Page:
American Archives Month: What’s in an Archives?
Published: October 1, 2017 by Katie Kuryla
It’s American Archives month! The first event will be on October 4, #AskAnArchivistDay on Twitter.
October is upon us, and it starts the American Archives month! This is the month where the archives profession has an opportunity to tell (or remind) people that items that are important to them are being preserved, cataloged, cared for, and made accessible by archivists.
Since 2006, archives have been raising awareness about the value of archives and the archivists who help run them. There are national archives, state archives, city archives, community archives, business archives, church archives, and more. There are archives for different types of government records, and also archives that contain the personal records of people and organization. There are archives that contain the personal papers of famous leaders, authors, scientist, performers, religious and business leaders, social activists, and more. Archives make sure that all important records will be available for research by generations to come.
The largest archives in America is the National Archives in Washington, D.C. The materials in this archives number in the billions! They will be celebrating the month by taking a closer look at all the National Archives around the country. They will be spotlighting other archives to help raise awareness and doing events throughout the month. The first event will be on October 4, #AskAnArchivistDay on Twitter when staff from across the nation, including Presidential Libraries, will be answering questions and talking about what it’s like to be an archivist at the National Archives. You can follow @usnatarchives on Twitter to take part in this discussion.
Whether or not you realize it, you might have an archives in your home. It might be in a filing cabinet in the study, a box in the basement, a chest in the attic, or in a container in the closet. There are similarities between your family’s archives and local, state, or national archives. All save items serve as proof that an event occurred, to explain how something happened, or for financial or sentimental reasons. Your history is our country’s history with letters from relatives, your grandmother’s diary, photos and videos of you and your friends, and other material collected over the years provides vital and unique information about your life or the history of your family. Whether or not members your family attained a degree of fame, they have contributed to the heritage of a certain place and time. When you donate your personal or family papers to an archives, your family history becomes a part of your community’s – America’s – collective memory.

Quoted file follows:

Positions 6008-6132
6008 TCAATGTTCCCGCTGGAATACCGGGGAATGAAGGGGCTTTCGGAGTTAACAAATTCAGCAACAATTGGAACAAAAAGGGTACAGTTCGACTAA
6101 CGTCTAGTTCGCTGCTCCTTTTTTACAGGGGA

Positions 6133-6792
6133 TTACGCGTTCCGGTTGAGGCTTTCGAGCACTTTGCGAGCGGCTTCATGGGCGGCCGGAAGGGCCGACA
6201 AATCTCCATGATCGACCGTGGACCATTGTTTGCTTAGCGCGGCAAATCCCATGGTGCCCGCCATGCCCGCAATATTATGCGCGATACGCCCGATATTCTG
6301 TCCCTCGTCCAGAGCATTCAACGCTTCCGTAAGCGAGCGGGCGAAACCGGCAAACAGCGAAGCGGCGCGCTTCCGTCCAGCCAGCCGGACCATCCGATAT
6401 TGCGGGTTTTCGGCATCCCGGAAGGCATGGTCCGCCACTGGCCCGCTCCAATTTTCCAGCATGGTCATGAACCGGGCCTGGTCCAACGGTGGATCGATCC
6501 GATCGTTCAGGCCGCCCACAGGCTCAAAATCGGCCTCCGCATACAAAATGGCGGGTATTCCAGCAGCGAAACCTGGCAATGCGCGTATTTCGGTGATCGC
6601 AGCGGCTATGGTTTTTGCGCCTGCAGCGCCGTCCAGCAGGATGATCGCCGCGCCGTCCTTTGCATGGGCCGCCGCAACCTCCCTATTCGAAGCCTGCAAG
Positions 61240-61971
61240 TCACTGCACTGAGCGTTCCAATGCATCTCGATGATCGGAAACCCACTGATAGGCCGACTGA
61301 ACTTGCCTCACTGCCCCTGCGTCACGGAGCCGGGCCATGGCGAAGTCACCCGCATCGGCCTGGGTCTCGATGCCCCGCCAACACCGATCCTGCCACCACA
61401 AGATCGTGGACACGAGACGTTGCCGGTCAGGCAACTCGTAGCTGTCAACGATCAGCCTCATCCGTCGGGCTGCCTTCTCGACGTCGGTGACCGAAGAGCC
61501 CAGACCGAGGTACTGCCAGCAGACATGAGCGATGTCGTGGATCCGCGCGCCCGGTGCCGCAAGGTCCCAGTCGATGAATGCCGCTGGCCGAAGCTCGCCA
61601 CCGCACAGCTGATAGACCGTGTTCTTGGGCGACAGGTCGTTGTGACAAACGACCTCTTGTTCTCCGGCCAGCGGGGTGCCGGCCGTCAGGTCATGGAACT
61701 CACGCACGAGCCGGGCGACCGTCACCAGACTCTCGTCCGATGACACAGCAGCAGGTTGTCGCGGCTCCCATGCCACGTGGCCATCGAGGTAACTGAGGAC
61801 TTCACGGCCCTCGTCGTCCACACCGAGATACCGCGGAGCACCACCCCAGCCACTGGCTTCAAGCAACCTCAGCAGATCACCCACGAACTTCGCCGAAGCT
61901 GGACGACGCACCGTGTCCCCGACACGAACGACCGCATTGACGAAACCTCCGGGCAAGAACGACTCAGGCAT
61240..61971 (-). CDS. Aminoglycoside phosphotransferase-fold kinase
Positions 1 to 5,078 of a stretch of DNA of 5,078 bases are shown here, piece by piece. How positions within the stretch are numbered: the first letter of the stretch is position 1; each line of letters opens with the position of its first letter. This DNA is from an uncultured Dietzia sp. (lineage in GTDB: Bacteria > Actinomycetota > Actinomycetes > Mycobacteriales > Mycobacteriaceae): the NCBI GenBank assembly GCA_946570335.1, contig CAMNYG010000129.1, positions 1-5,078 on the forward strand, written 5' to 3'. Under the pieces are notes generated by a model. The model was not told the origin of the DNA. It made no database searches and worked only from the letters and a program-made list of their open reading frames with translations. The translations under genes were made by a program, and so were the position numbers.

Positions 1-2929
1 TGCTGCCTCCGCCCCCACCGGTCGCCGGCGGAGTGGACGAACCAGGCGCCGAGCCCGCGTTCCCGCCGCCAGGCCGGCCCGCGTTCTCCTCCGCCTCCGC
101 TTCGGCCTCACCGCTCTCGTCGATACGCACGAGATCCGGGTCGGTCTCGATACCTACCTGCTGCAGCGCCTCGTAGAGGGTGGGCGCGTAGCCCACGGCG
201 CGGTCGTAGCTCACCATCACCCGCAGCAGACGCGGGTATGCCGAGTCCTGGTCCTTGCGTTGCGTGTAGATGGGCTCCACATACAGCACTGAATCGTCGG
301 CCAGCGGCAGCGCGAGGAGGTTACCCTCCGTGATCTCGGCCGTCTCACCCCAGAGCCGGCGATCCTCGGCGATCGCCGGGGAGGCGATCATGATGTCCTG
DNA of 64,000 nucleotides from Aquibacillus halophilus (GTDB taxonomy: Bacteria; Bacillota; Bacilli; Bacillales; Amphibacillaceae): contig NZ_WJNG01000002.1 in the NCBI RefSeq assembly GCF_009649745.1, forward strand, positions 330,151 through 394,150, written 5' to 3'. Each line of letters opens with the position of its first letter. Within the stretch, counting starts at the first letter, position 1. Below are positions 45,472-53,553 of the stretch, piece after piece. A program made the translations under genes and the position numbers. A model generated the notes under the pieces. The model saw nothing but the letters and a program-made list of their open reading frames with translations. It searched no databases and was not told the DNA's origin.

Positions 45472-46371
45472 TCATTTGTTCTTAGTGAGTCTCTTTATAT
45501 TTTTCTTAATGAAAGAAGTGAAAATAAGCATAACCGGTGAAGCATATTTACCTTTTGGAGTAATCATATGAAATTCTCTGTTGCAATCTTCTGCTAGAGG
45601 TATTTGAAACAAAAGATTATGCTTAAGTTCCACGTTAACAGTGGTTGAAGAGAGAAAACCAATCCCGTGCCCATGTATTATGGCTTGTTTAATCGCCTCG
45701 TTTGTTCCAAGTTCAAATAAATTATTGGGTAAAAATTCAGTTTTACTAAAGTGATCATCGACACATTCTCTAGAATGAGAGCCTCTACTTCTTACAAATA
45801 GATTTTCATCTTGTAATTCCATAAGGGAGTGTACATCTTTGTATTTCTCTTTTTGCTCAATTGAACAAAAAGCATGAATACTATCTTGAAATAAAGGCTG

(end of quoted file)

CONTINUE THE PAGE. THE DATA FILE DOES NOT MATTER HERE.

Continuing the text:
And other types of archives? Your county clerk’s office is the official record keeper for births, marriages, and deaths that occur in your county. College and universities may house a special collection like an author’s manuscript or a scientist’s note. Your church probably houses archives regarding their sermons, events in the church and more.
Archives have an incredible power to expand to a range of people, from journalists to genealogists, to students or stakeholders, to entertain people with their knowledge and show their value to society with their collections.Have you visited an archives in your town? Chances are there’s one nearby that would welcome your visit.
Stay tune for updates on our celebration of American Archives Month as we will be highlighting some archives and preparing you for #askanarchivist day and e-records day.
Society of American Archivists has posted initiatives on the power of collaboration and NARA has posted their Archives Awareness events.